How Mormons – like Romney – cultivate business savvy early on
Shouldering responsibility from childhood – conducting meetings, raising money, and giving talks for adult crowds – Mormon boys learn skills that can them succeed in business. Some Mormons, like Mitt Romney, go on to have extraordinary business success.
In laying groundwork for a successful business career, it helps to become a religious leader at age 12.
That's when Mormon boys receive the first mantle of authority as deacons in the Church of Jesus Christ of Latter-day Saints (LDS), which has no professional clergy but vests ordinary people with religious duties, at young ages. Boys conduct meetings, raise money, and give talks for adult crowds while they're still settling into middle school.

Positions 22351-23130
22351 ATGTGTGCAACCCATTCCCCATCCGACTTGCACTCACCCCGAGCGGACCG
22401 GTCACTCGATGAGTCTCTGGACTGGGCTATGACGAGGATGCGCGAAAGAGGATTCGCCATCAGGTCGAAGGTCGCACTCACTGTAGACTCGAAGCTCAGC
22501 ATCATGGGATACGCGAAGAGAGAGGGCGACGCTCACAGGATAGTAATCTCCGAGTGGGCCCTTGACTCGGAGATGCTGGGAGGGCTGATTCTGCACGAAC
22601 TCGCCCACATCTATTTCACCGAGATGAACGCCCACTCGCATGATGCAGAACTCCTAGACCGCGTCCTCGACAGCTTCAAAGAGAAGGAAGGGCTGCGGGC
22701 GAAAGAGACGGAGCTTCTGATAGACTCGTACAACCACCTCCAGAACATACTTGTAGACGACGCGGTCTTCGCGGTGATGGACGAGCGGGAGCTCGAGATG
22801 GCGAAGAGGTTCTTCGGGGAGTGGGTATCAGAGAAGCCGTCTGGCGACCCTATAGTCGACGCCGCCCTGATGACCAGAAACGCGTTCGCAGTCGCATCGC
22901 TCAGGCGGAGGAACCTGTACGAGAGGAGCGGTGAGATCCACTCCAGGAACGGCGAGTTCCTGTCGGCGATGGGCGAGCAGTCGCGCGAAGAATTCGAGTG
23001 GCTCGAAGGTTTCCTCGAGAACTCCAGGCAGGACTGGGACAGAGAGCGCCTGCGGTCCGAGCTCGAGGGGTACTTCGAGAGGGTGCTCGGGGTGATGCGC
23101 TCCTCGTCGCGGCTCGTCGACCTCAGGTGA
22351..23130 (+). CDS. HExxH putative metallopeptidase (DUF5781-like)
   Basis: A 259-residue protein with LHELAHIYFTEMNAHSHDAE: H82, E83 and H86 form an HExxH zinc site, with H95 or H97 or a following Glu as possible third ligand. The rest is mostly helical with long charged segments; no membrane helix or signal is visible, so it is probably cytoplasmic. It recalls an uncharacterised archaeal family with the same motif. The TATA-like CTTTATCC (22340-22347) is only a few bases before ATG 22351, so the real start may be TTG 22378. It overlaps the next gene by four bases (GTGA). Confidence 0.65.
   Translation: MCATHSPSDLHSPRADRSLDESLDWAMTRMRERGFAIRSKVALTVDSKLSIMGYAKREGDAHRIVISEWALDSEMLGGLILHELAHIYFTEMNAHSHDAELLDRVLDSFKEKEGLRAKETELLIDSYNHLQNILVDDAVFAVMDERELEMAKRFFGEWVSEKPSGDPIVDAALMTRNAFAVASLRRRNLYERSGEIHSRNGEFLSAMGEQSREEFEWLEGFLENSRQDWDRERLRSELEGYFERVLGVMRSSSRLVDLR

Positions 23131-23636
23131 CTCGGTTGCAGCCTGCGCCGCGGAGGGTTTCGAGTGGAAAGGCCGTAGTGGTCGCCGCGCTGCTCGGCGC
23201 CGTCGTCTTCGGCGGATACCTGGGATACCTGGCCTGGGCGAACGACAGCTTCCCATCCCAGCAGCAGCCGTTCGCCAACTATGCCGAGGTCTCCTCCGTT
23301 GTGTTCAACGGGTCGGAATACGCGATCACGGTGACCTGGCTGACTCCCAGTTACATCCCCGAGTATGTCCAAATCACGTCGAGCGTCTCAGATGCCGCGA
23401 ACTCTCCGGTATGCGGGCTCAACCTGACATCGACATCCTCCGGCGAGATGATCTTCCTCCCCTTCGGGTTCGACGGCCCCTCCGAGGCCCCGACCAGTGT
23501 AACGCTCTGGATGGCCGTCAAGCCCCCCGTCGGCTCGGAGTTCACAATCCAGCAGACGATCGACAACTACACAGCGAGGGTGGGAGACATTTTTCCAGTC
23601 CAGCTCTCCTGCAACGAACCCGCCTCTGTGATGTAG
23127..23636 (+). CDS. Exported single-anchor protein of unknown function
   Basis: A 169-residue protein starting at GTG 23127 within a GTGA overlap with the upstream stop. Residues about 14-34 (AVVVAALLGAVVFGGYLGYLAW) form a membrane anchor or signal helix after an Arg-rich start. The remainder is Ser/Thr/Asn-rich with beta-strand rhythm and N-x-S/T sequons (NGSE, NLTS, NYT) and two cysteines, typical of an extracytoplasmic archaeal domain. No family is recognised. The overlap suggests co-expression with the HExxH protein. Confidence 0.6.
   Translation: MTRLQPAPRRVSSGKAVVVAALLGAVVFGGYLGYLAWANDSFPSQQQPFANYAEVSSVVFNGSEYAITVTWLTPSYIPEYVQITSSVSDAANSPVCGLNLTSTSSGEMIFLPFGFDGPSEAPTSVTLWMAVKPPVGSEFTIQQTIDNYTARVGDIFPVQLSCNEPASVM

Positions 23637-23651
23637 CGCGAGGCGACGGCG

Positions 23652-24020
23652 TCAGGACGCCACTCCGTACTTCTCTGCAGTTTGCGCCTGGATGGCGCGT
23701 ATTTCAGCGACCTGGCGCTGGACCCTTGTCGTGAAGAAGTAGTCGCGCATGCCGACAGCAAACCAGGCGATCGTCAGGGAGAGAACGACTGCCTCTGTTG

Shouldering responsibility from childhood, according to scholars and observers, helps account for extraordinary success among executives such as Mitt Romney, who built a fortune in venture capital before seeking the GOP presidential nomination.
He's far from alone. Mormons have held top jobs at a range of brand-name organizations, from JetBlue to American Express, Marriott International to the Boston Celtics.
To be sure, the stereotype can be misleading. Plenty of America's 6.1 million Mormons don't climb the corporate ladder. The church does not aim to turn out C-suite executives. The connection between the religion and business leadership is more subtle than that, ob-servers say. For a child who has talent and ambition, the cultural conditioning the church gives can translate into a leg up in corporate America.
"You do see a disproportionate percentage of Mormons who have decent organizational and managerial skills," says Jeff Benedict, a Mormon journalist who profiles executives in his book "The Mormon Way of Doing Business: Leadership and Success Through Faith and Family." "That's because, at a very young age, Mormon kids are given responsibilities and taught to organize."